Europe has been such an incredible trip. I currently sit in a hotel in London in the Knotting Hill district. There is an all organic store around the corner called, Planet Organic. It is wonderful to walk into a store where you don’t have to search for organic because that is all they carry. Many of the restaurants in this district—including pubs—have numerous vegetarian and vegan selections as well. It has come a long way since I was last here a few years ago. For so many people to be aware of vegetarians and vegans is an exciting sign of change.
Italy was beautiful and magical beyond what I could have expected. In Parma we were given a private tour of one of the oldest original theatres that is still in operation. It was built for Marie Antionette, Napoleon’s wife. Marble floors and pillars, beautiful frescoes on the ceilings, and seat boxes covered in plush velvet transported us right back to that time. We were told that the seats reserved for the poorest at the very top of the 5 story building is actually where the harshest critics sat. The poor would often have to wait for hours outside for a seat, and if they ran out of room, then oh well. So by the time they made it inside, after spending their hard earned money, they really were vocal about their likes and dislikes. (I have a feeling I would have been right there with them : )
I was invited to Parma by a women’s organization called, ADA. Every year they give an award called the Golden Mimosa to a woman who represents the advancement of issues they believe are vital to women. The award is actually a beautiful gold pin with the leaves and flowers of a Mimosa tree. It is always hard for me to accept awards because I know I am just one of millions of people giving their hearts, souls, minds, and lives to contribute to the world. But I also have learned that it is important for these groups to be able to acknowledge what they care so deeply about, and awards are one of the ways they have of doing that. It was an humble honor for me to receive this award from this group of women—most of whom are over 50 years old. I accepted the award on behalf of the women worldwide who make such sacrifices for their children, the Earth, and all life.
I toured the Ecological Panel plant for the fourth time. They make panels for IKEA and other particle board furniture manufacturers out of 100% recycled waste wood. If they were cutting down trees to make the panels, they would be cutting down 10,000 trees a day! They use a non-formaldehyde-based resin glue and their panels have zero off-gassing. It never ceases to amaze me, no matter how many times I have seen it. And each time I go, I learn something new. It so incredible to tour a factory whose founder lives on site. It is almost unheard of in the world to have the CEO’s and Businessmen involved in factories and production actually live on the site of the factory because of the amount of pollution that most create. The Ecological Panel plant is so clean that about the only thing that leaves the factory is recycling and steam from a power-generating facility. You can go to www.ecologicalpanel.com and then click on flag for the English translation. It is very inspiring.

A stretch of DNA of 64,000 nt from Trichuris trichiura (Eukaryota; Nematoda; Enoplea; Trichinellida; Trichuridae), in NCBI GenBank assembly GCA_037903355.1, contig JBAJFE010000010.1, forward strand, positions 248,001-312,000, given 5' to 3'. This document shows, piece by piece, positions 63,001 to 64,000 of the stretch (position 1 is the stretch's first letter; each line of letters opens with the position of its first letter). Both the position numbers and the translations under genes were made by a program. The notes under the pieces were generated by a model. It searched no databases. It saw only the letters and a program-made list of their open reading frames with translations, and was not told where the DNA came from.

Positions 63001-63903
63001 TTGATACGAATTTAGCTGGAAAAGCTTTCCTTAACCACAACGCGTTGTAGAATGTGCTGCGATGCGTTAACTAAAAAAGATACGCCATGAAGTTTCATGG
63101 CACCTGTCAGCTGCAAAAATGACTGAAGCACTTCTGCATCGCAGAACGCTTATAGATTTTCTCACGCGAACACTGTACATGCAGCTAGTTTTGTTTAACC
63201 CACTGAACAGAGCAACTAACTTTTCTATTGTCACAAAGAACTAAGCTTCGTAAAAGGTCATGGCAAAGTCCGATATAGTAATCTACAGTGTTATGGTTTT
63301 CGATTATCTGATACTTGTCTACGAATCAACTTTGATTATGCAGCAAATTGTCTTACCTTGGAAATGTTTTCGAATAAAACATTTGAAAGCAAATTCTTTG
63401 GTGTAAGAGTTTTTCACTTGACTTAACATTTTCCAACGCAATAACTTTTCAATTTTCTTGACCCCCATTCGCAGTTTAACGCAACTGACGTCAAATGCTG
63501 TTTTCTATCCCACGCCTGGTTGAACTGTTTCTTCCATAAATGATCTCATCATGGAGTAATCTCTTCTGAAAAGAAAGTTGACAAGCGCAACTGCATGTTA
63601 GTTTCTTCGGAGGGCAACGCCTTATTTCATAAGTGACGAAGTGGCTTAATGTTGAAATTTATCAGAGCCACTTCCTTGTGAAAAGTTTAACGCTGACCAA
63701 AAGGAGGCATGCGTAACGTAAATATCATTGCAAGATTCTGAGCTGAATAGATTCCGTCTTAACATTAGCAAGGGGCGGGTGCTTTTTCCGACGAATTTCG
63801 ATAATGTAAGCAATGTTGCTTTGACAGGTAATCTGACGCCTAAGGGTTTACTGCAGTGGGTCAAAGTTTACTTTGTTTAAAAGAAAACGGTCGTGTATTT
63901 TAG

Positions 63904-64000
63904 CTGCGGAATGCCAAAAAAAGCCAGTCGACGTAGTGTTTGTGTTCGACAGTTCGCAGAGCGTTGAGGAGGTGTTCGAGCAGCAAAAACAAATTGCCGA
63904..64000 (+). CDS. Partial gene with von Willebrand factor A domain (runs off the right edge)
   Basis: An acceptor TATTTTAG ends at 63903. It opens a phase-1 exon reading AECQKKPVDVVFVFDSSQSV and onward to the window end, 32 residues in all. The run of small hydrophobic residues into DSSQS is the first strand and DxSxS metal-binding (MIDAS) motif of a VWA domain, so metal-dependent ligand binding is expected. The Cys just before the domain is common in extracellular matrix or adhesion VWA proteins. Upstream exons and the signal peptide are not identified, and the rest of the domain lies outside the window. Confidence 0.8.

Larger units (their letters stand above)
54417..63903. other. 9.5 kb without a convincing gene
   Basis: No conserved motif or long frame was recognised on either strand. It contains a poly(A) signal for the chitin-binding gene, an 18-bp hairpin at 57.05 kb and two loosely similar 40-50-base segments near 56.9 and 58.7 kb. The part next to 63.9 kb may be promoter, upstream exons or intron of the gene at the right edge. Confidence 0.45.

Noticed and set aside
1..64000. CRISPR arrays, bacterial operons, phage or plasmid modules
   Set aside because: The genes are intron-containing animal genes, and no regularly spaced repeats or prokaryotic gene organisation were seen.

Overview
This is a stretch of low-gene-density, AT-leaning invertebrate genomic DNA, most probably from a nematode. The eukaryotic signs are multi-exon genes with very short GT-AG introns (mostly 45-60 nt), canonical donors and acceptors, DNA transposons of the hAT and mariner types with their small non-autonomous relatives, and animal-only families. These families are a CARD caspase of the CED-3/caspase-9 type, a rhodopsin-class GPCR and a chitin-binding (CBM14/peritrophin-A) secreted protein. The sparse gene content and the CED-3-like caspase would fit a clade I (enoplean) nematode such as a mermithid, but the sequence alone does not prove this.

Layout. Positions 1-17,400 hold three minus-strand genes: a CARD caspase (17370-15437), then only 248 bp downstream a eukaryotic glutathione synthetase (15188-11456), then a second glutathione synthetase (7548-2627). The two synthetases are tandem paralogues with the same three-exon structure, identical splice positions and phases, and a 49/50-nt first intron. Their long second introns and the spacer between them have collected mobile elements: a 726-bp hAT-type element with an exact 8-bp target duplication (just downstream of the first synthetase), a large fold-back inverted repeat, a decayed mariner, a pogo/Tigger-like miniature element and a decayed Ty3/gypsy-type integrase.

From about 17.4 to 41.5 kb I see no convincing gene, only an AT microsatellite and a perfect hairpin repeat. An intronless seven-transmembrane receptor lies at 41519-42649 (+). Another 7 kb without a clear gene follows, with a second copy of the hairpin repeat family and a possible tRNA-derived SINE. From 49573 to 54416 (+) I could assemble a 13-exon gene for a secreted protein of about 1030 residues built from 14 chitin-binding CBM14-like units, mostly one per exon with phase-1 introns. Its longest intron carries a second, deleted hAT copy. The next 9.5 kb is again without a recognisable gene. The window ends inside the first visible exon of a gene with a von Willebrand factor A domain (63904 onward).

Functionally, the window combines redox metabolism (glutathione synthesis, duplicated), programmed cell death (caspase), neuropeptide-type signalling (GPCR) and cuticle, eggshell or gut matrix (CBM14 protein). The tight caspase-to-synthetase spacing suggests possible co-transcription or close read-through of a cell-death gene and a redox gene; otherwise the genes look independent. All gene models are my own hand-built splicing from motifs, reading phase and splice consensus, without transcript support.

We then went to Damanhur. Damanhur is the most incredible human community I have ever been to. It is based on art; a spirit and nature-based, non-religious philosophy; sustainability; and innovation. This community blew my mind. They originated in 1975 as a group who built 8 sacred art temples, all under ground, and all by hand. The temples are always evolving as new ideas and creativity come through. One of the temples houses the largest Tiffany glass dome in the world with over 25,000 pieces of glass. Damanhur is committed to research as part of their mission, so they spend about 60% time on research and 40% time on production. Damanhur community is now about 600 people full time and 400 people part time. They have family groups called “nuclei” which are made up of 15-20 people in each family. Each group family focuses on a certain aspect of the needs and research of Damanhur. For example, one group focuses on food production. They make their own olive oil, wine, cheese, and grow their own vegetables, as well as network with local farmers in surrounding areas to supply what they are not able to produce. Another group family focuses on sustainable energy. Most of the Damanhurian houses use solar for heating and energy. They also have a company that sells sustainable energy solutions to outside communities. Another group family is focused on the art of Damanhur. The community is a constantly evolving artistic project—not just in the limited sense of things like painting, sculpture, and stained glass, but also in the way they organize the community and in projects and business. Another family focuses on caring for their Sacred Woods and plants. Of course, they were my favorite! : ) I could spend hours and pages going on about Damanhur. But instead, I HIGHLY recommend that you go to their website to get a tiny taste of the magic of who they are and what they do. I plan on going back and spending even more time with this incredible community. Check out www.damanhur.org
There is so much more to write about my trip to Europe, but as I am already so behind on posting this one, I will save the rest for another time. Please do check out the websites for Ecological Panel and Damanhur, and then let me know what you think.
Here’s to Creative, Spiritual, Ecological, Effective, Self-Expressions!